Hard Case Crime Unearths Another Hidden Gem In Hard-Hitting Storytelling
Sep 4, 2014
I don’t know what it is. Maybe I was born too late. I’ve mentioned before how much I love vintage crime, the type of thing that was being written for the dime novels of the late thirties and forties. Heck, even some of the muck from the fifties I’ve managed to dredge up sounds pretty good by comparison to the stuff on the shelves today … but thank goodness for the team at Hard Case Crime. Since their inception, they’ve been committed to bringing those days old back to blazing, bloody life, even if that means finding something penned much more current but not given the Hard Case treatment.
(NOTE: The following review will contain minor spoilers necessary solely for the discussion of plot and/or characters. If you’re the type of reader who prefers a review entirely spoiler-free, then I’d encourage you to skip down to the last three paragraphs for my final assessment. If, however, you’re accepting of a few modest hints at ‘things to come,’ then read on …)
From the product packaging: “The bagmen who transport money for organized crime live by a special set of rules: no relationships, no ties … no alcohol, no women … no talking … and never, ever look inside the bag you’re carrying.”
If that alone doesn’t tickle your fancy, then you’ve really little to no interest in what’s trapped between this cover. This yarn by writer/director Samuel Fuller blisters with action and intrigue, the type of which usually gets ignored by so much of ‘mainstream’ literature. After all, how many critics have essentially dismissed the mystery as having no legitimate place in literary history? I’ve read those criticisms on more than one occasion, and all I can say is if they don’t want ‘em then I’ll be happy to read ‘em as time permits.
BRAINQUAKE starts with a riveting set-up – a murder seemingly committed by the least likely suspect – and then it continues to amaze and amuse from there. Paul Page appears to be an ordinary bagman – non-descript face, blends into a crowd, keeps his nose where it belongs and minces words with no one – but secretly he’s led a life troubled by a unique medical condition: he suffers what he calls a ‘brainquake,’ which resembles a seizure except for the fact that these episodes cause hallucinations that can lead him to acting out violently from what he sees. And they’re entirely unpredictable; though Paul’s been able to identify a few warning signs (some sounds accompanying a change of scene invoking the color pink), the man is almost entirely beside himself when they occur.
To make matters worse, he’s done the unthinkable – he’s gone against the grain and taken interest in a woman. She’s no ordinary woman – Michelle is the widow to a former gangster, and that means the forces of evil have never been all that far away from her. Despite an outer appearance of being an angel, she’s definitely not opposed to bending the law when it suits her needs. And she’s used to getting what she wants, especially when it involves large sums of money that can’t be traced back to her.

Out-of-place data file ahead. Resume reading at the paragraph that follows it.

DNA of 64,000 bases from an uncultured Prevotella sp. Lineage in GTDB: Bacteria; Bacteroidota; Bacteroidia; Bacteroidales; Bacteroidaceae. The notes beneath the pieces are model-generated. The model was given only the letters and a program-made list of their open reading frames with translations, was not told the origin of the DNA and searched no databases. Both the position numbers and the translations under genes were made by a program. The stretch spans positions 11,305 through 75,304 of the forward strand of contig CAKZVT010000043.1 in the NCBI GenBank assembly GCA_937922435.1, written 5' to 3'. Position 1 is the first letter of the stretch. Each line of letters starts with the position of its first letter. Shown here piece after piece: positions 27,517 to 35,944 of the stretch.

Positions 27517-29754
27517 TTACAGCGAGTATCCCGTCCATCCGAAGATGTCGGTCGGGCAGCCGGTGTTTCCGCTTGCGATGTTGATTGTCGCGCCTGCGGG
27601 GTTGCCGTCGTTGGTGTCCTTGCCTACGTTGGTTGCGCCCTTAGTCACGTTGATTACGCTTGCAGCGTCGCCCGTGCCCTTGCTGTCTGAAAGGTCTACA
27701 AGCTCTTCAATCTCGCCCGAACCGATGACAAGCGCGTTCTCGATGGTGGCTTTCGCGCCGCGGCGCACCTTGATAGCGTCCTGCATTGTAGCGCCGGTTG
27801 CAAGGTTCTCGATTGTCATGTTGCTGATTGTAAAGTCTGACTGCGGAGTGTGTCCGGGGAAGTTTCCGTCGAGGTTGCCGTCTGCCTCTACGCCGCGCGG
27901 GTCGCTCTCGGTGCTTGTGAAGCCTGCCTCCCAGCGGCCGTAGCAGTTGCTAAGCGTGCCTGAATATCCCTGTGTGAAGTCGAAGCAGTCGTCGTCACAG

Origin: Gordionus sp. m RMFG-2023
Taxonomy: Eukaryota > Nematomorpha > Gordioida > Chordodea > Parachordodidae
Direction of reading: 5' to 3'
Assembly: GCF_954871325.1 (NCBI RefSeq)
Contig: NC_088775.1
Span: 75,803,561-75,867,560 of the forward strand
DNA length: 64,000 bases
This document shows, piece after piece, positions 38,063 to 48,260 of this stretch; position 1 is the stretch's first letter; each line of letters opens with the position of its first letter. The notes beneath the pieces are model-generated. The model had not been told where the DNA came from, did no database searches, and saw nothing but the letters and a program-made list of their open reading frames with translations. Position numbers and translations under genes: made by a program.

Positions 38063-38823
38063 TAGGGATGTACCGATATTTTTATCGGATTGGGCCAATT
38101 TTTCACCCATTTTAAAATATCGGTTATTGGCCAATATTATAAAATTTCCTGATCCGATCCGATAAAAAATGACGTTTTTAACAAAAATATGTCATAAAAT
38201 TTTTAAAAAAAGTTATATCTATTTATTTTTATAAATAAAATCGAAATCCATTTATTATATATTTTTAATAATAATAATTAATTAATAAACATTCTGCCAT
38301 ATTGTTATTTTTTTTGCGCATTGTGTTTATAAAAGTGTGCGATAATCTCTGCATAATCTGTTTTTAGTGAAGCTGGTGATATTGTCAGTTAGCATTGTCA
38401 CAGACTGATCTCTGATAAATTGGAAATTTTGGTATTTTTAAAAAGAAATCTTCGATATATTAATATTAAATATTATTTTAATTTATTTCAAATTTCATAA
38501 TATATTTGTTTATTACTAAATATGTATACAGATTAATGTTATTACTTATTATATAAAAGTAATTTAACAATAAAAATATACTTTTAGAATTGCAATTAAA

These two make an unlikely couple, and that’s mostly because even the reader knows whatever happiness they could’ve found (under different circumstances) wouldn’t have lasted anyway. Besides, it ain’t a ‘couple’ when one of the two isn’t being honest. Despite the fact that he’s been nothing but reliable for the criminal organization he serves, Paul is about to break a few rules in pursuit of a life he should’ve known was never truly possible. Not for people like him.
Fuller works his way comfortably around crime, weaving a cautionary tale about greed and envy only the way a true master storyteller could. BRAINQUAKE only lags in a few places – those weighed down by some incidental character exposition that probably would’ve been trimmed if publication had happened under different circumstances – but that isn’t to say it has any ‘fat’ on its bones. The director liked his characters the way he liked his dialogue – lean, quick, and to the point. Look past these lesser passages, and I suspect you’ll enjoy this one as much as I did.
BRAINQUAKE (2014) is published by Titan Books under the Hard Case Crime imprint. It was written by Samuel Fuller. It retails (softcover) for the low, low price of $12.95, and that’s a bargain so far as this fan is concerned.
HIGHEST RECOMMENDATION POSSIBLE. Listen up: I devoured BRAINQUAKE in two sittings. It was that riveting, that compelling, that interesting. I’ve no idea when Fuller wrote it (clearly there are references in there that would put it in the 1990’s) but it reads, burns, and feels like something written decades earlier … back when men were men and women – real women – refused to be kept on a leash, instead choosing to tempt fate with whatever feminine wiles they’d muster, and they were deadly like knives. Massively entertaining, just the way you expect ‘em from the peeps at Hard Case Crime.
In the interests of fairness, I’m pleased to disclose that the fine folks at Titan Books provided me with a reading copy of BRAINQUAKE by request for the expressed purposes of completing this review; and their contribution to me in no way, shape, or form influenced my opinion of it.